We've got the horses; it's jockeys we need
April 3, 2006
BY MICHAEL KRAUSS
I don't like to disagree
with Prof. Steve Kaplan. Kaplan's a brainy Hyde Park kind of guy.
He knows his stuff. He ploughs through reams of data. He gets
his facts straight. He calculates the odds.
I have to say it. Steve, we need more entrepreneurial jockeys
in this town. There are plenty of good horses to ride.
No, this column
isn't about equestrians in the traditional sense. Jockeys and
horses are Kaplan's metaphors for entrepreneurs (jockeys) and
Kaplan keynotes the Illinois Venture Capital Association/National
Venture Capital Association luncheon at the Union League Club.
His topic: "Should You Bet the Jockey or the Horse?"
"Companies that go public almost never change their initial
business. If you have a bad business, you are doomed no matter
how good the management."
"Businesses that go public often have CEOs and managers who
are not the founders. A good business can survive a mediocre management
team if they are replaced with good ones.
should always want great businesses and great teams. However,
you can replace a mediocre team in a great business, but a great
team cannot make a mediocre business great."
I'm sure he's
right. Kaplan is the Neubauer Family Professor of Entrepreneurship
and Finance at the University of Chicago Graduate School of Business.
He's the foremost academic authority in the nation on the role
that venture capital and private equity play in the economy. Institutional
investors look to Kaplan for insights on how to make money. Entrepreneurs
turn to him for advice.
He's a great
teacher and a friendly, approachable, well-liked guy.
But he's wrong
on who to bet on in the entrepreneurial stakes. Chicago needs
jockeys to bet on.
to the Illinois Venture Capital Association's recently published
Private Equity Monitor, venture capital investments in Illinois
companies rose 10 percent in 2005 to $246 million. While that
sounds like good news, Illinois lagged the Midwest average.
region venture investments rose 18 percent last year. In Missouri,
venture investing rose 277 percent. In Ohio, it gained 109 percent.
In 2005, Illinois venture investment represented 31 percent of
the Midwest pie, down from 34 percent the prior year.
is not enough jockeys. There's plenty of cash out there to back
start-ups. There's a plethora of new products and new markets
-- horses to ride. Chicago is missing steel-eyed jockeys willing
to take the ride around the entrepreneurial race course.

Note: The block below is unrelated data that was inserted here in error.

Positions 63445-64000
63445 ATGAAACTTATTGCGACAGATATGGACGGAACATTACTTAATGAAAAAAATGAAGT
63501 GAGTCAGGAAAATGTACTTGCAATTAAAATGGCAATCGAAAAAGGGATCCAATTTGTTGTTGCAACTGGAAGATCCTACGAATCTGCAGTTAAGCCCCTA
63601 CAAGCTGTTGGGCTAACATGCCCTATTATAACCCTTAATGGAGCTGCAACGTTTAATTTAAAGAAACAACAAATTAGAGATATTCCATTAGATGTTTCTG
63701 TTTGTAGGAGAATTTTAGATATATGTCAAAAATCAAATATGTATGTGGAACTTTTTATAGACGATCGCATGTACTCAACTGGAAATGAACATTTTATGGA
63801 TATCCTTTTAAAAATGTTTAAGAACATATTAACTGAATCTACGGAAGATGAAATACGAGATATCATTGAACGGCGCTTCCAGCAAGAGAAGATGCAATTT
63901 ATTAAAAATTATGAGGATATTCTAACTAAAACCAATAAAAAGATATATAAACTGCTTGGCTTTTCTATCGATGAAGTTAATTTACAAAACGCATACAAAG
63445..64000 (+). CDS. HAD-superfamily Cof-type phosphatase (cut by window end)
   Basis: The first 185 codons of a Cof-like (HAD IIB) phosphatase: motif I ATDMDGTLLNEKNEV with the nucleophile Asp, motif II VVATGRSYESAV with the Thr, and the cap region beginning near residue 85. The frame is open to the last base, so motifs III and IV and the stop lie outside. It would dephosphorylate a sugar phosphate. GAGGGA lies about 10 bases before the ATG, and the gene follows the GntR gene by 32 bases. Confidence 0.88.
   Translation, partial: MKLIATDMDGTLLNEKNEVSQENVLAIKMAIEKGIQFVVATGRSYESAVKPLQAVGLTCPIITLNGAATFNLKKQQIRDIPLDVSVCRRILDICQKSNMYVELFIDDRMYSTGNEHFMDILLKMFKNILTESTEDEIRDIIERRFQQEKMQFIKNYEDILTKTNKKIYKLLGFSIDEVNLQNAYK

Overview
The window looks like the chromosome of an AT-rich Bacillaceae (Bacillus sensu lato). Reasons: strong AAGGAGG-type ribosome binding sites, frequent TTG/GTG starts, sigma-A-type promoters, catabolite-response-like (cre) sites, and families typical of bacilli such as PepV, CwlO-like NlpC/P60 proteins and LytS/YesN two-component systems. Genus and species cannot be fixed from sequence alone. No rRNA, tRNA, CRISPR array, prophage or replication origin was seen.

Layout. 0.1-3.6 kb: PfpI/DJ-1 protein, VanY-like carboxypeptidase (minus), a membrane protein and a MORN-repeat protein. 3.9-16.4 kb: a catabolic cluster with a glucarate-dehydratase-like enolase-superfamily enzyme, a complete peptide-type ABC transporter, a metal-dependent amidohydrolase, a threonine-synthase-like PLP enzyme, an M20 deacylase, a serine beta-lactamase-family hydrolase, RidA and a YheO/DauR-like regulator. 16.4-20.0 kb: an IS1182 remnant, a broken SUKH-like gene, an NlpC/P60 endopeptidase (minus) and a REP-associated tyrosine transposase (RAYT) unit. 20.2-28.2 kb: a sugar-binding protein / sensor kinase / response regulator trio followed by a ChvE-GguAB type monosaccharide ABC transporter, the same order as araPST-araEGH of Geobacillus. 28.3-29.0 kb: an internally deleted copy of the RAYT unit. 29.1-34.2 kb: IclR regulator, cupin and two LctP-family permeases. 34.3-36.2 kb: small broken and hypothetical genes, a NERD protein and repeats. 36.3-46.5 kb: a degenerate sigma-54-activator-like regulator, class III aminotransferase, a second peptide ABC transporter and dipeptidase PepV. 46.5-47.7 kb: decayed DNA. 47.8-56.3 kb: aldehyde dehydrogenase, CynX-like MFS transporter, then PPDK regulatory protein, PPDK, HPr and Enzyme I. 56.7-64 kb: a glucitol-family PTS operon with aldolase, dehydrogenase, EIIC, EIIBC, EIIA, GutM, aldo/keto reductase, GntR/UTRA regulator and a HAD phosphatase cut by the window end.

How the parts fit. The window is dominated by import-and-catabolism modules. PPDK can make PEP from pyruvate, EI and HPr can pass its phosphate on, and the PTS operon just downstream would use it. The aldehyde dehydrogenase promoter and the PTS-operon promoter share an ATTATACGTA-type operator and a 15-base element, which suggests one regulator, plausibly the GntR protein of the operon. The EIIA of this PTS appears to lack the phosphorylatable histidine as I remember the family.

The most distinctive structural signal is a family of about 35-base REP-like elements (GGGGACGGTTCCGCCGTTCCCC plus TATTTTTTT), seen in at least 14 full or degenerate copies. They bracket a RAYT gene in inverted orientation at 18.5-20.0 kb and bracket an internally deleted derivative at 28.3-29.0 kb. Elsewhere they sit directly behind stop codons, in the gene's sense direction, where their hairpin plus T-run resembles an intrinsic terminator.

A great jockey
will pick a great horse to ride, and the money will follow.
race for knowledge- economy jobs has already begun. If we don't
train more entrepreneurial jockeys, Chicago's going to be left
at the starting gate in the global jobs competition.
All that race-horse-quality
R&D developed at our local universities will be left grazing
in the fields. Or worse yet, it will get loaded on a horse trailer
and shipped to California, where there are lots of entrepreneurial
be a crime? Maybe it's time we fixed this race by developing more
are growing, and Northridge Group founder and CEO Therese Fauerbach
thinks companies need to stay alert.
may be overpaying for those minutes," Fauerbach says. "It
depends on whether you manage it."
Not only are
companies overpaying, they're not protecting their rights to information
on mobile devices.
sales execs own the phone and leave, your contacts go with them,"
get confused by the array of cellular plans. Fauerbach warns a
decentralized approach that allows individual employees to buy
their phones and funnel costs through expense reports can be costly.
can pay 25 cents per minute for overages if the employee chooses
poorly," adds Sue Platner, president and co-founder of the
Northridge Group. She says 5-to-8 cents per minute is more reasonable.
and Platner just helped a Chicago-based company save $2 million
annually in telecom costs.
to Fauerbach, better management can reduce costs by 20 percent
to 30 percent annually.
why Northridge Group's prospects look good. Wireless plans won't
get simplified anytime soon.
Krauss is a Chicago area tech writer and consultant.